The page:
Labor costs are one of the biggest expenses of any small business. The total cost of an employee is every increasing with laws requiring various insurances, benefits and paid leave time. Some businesses may be able to reduce some of their labor costs by taking advantage of a tax credit for hiring employees that are members of targeted groups where workers face significant barriers to employment. The allowable credit amount is based on a portion of wages paid to an eligible worker during the first year of employment or, in some cases or veterans, during the first two years.
The Work Opportunity tax credit (WOTC) is a federal income tax credit which means it is a direct reduction of (credit toward) any income taxes you owe. How much can you save with the WOTC? In most cases, the credit equals 40% of eligible wages paid to an employee during the first year of employment, up to a maximum of $6,000 of wages ($2,400 per employee). The WOTC is increased to $6,000 of first-year wages for several categories of qualified veterans. The credit for a qualified summer youth employee equals 40% of eligible first-year wages, up to a maximum of $3,000 of wages ($1,200 per employee). The employee’s period of service must be between May 1 and September 15.
To qualify, the worker must have a minimum of 120 hours of work. The maximum credit can be taken if the employee works in excess of 400 hours. The credit is available only for new hires and those employees that are unrelated to the business or its owners. Wages paid to an individual who was previously employed by your business and is rehired don’t qualify.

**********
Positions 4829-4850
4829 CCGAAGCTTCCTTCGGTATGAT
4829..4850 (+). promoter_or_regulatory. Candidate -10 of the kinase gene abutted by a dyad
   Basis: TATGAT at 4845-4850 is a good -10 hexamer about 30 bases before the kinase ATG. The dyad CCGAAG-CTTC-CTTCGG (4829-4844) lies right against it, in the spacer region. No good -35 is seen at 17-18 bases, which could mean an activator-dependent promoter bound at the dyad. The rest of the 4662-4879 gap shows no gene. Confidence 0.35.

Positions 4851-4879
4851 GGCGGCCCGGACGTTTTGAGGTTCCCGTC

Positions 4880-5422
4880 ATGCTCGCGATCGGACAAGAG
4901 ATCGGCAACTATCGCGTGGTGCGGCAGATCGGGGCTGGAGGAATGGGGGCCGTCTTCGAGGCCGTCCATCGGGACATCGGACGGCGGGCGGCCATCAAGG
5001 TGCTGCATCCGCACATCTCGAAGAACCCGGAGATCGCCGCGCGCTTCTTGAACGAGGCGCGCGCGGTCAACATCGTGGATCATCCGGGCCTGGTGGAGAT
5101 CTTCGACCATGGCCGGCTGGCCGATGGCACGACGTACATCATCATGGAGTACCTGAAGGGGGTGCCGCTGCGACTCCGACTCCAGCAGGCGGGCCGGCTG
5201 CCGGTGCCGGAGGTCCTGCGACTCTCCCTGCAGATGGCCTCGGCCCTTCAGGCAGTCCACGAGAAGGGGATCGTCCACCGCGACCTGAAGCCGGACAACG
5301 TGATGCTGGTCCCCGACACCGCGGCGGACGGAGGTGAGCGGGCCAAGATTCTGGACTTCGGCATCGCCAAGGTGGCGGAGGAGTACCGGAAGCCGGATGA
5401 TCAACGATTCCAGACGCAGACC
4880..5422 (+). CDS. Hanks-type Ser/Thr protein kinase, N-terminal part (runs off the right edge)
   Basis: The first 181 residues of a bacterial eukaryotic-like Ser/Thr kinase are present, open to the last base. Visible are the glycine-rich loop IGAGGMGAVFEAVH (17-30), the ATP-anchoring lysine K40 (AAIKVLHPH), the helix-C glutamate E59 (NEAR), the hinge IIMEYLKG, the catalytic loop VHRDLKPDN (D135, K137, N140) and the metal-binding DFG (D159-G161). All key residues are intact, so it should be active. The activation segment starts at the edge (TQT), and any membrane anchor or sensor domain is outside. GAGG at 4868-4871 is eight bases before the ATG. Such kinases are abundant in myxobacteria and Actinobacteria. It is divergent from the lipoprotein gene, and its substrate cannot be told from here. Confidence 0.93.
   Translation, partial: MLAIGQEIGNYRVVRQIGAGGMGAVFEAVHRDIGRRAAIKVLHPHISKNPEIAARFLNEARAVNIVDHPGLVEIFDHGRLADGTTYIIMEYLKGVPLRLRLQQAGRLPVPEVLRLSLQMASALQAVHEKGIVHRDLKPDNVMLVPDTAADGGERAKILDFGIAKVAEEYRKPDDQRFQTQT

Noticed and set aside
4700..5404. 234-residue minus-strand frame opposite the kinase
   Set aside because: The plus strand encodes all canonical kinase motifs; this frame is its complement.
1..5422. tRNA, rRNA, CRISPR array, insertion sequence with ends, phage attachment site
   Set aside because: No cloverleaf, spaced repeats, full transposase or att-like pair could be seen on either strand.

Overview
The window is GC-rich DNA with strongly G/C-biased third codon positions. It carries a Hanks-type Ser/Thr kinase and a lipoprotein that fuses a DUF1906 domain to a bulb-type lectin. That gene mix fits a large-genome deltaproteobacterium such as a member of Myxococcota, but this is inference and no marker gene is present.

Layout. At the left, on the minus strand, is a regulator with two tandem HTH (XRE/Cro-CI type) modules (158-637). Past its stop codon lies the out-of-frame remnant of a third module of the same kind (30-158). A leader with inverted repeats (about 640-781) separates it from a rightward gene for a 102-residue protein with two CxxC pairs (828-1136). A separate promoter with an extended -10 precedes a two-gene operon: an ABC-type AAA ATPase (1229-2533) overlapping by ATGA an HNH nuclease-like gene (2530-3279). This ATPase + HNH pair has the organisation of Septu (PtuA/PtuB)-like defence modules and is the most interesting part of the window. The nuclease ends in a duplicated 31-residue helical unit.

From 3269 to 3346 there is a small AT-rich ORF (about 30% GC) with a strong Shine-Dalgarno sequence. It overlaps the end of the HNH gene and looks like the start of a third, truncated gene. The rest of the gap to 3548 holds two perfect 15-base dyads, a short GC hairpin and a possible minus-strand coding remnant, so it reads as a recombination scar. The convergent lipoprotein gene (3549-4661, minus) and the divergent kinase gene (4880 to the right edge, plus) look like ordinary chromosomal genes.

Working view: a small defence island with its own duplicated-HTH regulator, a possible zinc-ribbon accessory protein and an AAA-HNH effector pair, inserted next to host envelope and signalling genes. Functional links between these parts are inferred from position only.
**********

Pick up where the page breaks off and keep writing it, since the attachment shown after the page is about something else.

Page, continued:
Individuals who are members of a targeted group generally must be certified by a designated local agency by the day the individual begins work. The employer also must submit additional forms to the Department of Labor. Current law provides the following categories of WOTC-eligible workers:
1. Qualified IV-A Temporary Assistance for Needy Families (TANF) recipients,
2. Unemployed veterans, including disabled veterans,
4. Designated community residents living in empowerment zones or rural renewal counties,
5. Vocational rehabilitation referrals,
6. Summer youth employees living in empowerment zones,
7. Supplemental Nutrition Assistance Program (SNAP) recipients,
8. Supplemental Security Income (SSI) recipients,
9. Long-term family assistance recipients, and
10. Qualified long-term unemployment recipients (defined as those who have been unemployed for a period of at least 27 weeks and who received state or federal unemployment benefits during all or part of that time).
Talk to your tax professional if this is something that can benefit your business.